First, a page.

In its continued efforts to offload non-core businesses, ANZ has revealed that it is selling OnePath Life to global health insurance giant Cigna Corporation for NZ$700 million (AUD$645 million), subject to regulatory approval.
The major bank forecasts a gain of approximately NZ$50 million (AUD$46 million) from the sale, raising its Level 1 and Level 2 common equity tier 1 capital ratios by 5 basis points and 13 basis points, respectively.
The agreement between the parties includes a 20-year strategic alliance that will see Cigna, which boasts having 95 million customers around the world, providing insurance solutions to ANZ’s customers.
“Under this agreement, ANZ will continue to provide life insurance to our customers, but these insurance policies will now be manufactured and managed by a world-class insurance provider in Cigna,” ANZ New Zealand CEO David Hisco said.
“This is consistent with how we provide motor vehicle, home, commercial and travel insurance using a range of specialist insurance partners.”
OnePath Life customers in New Zealand will continue to receive cover under existing policy terms.
ANZ bank also said that all of the insurance business’ staff would be offered similar positions at the bank or at Cigna.
Cigna New Zealand CEO Gail Costa said that the acquisition will enable the corporation to provide “broader solutions” and “be more agile and responsive to a larger customer base”.
Upon completion of the sale, which is expected in FY2019, ANZ will have no life insurance businesses in its portfolio in the Australian and New Zealand region.
Last December, the major bank sold its Australian life insurance business to Zurich Australia for $2.85 billion; and a few months prior, it offloaded its Australian OnePath Pensions and Investments business to wealth management firm IOOF for $975 million.
ANZ also announced this month that it would be selling its 55 per cent stake in Cambodia’s Royal Bank to Japan’s J Trust in a deal that could result in a $30 million loss.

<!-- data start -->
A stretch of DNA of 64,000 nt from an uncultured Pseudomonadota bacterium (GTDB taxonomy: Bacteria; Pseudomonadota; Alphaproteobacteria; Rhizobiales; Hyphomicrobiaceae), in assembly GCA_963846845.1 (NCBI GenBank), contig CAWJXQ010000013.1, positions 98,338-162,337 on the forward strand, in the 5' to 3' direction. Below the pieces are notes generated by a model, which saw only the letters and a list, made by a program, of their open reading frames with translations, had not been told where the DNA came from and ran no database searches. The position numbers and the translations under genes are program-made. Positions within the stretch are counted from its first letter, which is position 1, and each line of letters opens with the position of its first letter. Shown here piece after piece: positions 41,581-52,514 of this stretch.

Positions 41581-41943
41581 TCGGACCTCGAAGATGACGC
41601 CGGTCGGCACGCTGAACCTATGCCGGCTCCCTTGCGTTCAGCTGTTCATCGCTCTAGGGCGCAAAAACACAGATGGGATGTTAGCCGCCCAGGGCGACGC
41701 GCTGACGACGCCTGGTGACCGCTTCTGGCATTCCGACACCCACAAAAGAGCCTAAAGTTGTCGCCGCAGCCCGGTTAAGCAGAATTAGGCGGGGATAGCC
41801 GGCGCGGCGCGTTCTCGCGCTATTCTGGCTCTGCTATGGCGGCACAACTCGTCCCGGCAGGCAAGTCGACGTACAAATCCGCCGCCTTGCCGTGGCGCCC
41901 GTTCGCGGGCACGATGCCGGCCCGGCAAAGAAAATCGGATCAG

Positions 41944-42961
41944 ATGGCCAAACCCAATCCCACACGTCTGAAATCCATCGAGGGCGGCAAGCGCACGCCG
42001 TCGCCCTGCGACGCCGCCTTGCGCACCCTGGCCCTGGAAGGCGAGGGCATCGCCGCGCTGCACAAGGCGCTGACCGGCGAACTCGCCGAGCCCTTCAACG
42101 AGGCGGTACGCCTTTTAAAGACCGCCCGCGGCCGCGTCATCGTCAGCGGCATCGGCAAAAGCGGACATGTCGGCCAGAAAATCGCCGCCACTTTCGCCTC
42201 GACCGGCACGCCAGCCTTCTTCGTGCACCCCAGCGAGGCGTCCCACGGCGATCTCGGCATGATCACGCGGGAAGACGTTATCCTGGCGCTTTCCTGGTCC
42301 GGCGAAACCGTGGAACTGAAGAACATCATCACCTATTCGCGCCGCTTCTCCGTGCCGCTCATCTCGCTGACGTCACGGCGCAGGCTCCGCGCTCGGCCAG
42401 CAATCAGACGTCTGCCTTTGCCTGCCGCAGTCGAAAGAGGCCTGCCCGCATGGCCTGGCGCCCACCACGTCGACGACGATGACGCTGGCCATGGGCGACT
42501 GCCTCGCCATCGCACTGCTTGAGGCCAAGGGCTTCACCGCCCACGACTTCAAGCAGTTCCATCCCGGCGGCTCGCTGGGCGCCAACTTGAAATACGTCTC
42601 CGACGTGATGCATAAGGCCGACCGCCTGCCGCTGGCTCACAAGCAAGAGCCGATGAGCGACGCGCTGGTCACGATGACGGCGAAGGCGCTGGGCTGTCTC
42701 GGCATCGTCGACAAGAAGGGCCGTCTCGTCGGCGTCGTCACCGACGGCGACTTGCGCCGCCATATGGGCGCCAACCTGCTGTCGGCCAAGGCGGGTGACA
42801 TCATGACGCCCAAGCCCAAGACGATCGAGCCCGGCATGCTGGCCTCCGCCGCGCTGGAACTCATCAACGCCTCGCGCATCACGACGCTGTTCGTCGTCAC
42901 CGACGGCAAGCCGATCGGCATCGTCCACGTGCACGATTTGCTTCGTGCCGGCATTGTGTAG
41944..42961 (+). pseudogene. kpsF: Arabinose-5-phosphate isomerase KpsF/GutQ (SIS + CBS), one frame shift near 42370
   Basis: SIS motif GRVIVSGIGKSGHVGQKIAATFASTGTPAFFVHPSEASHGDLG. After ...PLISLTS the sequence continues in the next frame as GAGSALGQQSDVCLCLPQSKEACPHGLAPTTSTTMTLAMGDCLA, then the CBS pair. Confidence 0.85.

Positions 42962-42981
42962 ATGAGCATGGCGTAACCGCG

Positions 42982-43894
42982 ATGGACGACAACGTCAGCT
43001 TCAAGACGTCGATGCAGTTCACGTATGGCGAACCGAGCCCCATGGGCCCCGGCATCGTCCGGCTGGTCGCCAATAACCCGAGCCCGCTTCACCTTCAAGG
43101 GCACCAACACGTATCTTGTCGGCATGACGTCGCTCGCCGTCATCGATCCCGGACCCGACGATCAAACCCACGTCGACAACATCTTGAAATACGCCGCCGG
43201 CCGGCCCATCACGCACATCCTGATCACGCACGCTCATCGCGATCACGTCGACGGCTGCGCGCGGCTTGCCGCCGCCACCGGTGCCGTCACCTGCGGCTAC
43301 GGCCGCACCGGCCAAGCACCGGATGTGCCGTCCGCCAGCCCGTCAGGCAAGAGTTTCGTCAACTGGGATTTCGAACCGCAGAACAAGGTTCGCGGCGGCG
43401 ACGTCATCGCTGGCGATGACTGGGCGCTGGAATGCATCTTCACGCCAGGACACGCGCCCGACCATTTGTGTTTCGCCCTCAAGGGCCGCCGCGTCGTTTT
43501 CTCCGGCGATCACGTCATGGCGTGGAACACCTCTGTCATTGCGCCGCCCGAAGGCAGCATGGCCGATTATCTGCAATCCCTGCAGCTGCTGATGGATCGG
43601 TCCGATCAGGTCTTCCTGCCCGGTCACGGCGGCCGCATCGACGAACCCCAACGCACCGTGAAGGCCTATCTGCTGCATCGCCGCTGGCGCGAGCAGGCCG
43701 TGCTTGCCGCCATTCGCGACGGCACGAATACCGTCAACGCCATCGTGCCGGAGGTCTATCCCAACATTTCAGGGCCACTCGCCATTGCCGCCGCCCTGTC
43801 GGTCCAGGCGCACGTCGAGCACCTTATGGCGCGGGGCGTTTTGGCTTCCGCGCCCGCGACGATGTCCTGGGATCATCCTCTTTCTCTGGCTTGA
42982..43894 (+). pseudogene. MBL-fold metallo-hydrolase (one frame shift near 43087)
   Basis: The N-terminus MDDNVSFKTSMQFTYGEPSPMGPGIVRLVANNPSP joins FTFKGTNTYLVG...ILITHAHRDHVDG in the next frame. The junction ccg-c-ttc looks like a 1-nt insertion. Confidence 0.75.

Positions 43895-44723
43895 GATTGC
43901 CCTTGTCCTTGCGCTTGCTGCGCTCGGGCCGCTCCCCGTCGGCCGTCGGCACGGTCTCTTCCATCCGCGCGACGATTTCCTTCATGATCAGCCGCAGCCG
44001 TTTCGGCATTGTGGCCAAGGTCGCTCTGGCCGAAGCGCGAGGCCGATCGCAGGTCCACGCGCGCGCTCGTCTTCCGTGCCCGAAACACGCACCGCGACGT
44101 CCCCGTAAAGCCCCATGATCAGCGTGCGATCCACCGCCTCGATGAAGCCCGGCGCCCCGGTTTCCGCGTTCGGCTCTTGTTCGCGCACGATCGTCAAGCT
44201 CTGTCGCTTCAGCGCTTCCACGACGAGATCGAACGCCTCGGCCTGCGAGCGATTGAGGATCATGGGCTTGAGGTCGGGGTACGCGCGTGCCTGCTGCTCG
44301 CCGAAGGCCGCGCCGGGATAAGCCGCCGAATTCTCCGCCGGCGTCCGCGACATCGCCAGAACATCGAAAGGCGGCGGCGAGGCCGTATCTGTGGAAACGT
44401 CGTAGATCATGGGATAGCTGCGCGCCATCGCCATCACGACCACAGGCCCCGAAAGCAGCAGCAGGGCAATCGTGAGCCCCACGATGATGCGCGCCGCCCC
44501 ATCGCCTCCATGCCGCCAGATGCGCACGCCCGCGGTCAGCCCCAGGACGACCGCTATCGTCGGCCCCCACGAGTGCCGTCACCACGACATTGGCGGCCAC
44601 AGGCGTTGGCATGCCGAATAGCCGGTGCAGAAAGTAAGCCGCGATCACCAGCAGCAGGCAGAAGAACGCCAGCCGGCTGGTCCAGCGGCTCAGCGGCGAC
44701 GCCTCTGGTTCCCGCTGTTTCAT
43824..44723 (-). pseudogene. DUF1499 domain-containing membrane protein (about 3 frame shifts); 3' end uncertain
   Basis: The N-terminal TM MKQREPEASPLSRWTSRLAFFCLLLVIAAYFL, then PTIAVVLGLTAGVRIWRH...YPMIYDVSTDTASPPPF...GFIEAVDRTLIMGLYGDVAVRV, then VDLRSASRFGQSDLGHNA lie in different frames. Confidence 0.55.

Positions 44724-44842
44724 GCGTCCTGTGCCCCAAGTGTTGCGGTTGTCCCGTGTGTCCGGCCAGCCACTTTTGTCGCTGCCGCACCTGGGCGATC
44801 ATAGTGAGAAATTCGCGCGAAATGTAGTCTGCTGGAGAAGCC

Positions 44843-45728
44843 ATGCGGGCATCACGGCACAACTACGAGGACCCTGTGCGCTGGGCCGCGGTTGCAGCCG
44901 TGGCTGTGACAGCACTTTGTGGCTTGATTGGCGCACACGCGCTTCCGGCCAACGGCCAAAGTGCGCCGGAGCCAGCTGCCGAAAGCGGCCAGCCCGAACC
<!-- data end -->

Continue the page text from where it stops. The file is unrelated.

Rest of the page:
The bank’s group executive, international, Farhan Faruqui, said at the time that the sale was in line with the bank’s efforts “to exit minority investments and partnerships to focus on [its] institutional business in Asia”.
Rival major lender Commonwealth Bank of Australia (CBA) last week announced it was selling its 37.5 per cent stake in BoComm Life Insurance, which it jointly owns with China’s Bank of Communications, to Japan’s Mitsui Sumitomo Insurance.
Upon the completion of the sale, which is worth 3.2 billion yuan (AUD$668 million), CBA said that it will record an after-tax gain of approximately $450 million, raising its common equity tier 1 capital ratio by 13 basis points.
“This transaction represents a further step in simplifying and focusing our portfolio and follows the announcement of the proposed sale of the group’s life insurance businesses in Australia and New Zealand to AIA Group, and the strategic review of the group’s life insurance business in Indonesia,” CBA CEO Matt Comyn said at the time.
Other Australian banks have similarly been offloading their insurance and wealth businesses due to lower-than-expected returns and changing regulations, with National Australia Bank (NAB) revealing earlier this month its intention to sell its wealth business, MLC, which it acquired from Lend Lease in 2000 for $4.6 billion. The transaction could be worth $3 billion, a significant drop from the price it paid.
NAB CEO Andrew Thorburn conceded in the financial services royal commission that the bank’s wealth management and financial advice divisions are exposing it to excessive complexity. This is, in turn, negatively impacting customer experience and increasing the bank’s costs, Mr Thorburn said, while contributing just 4 per cent to its total earnings.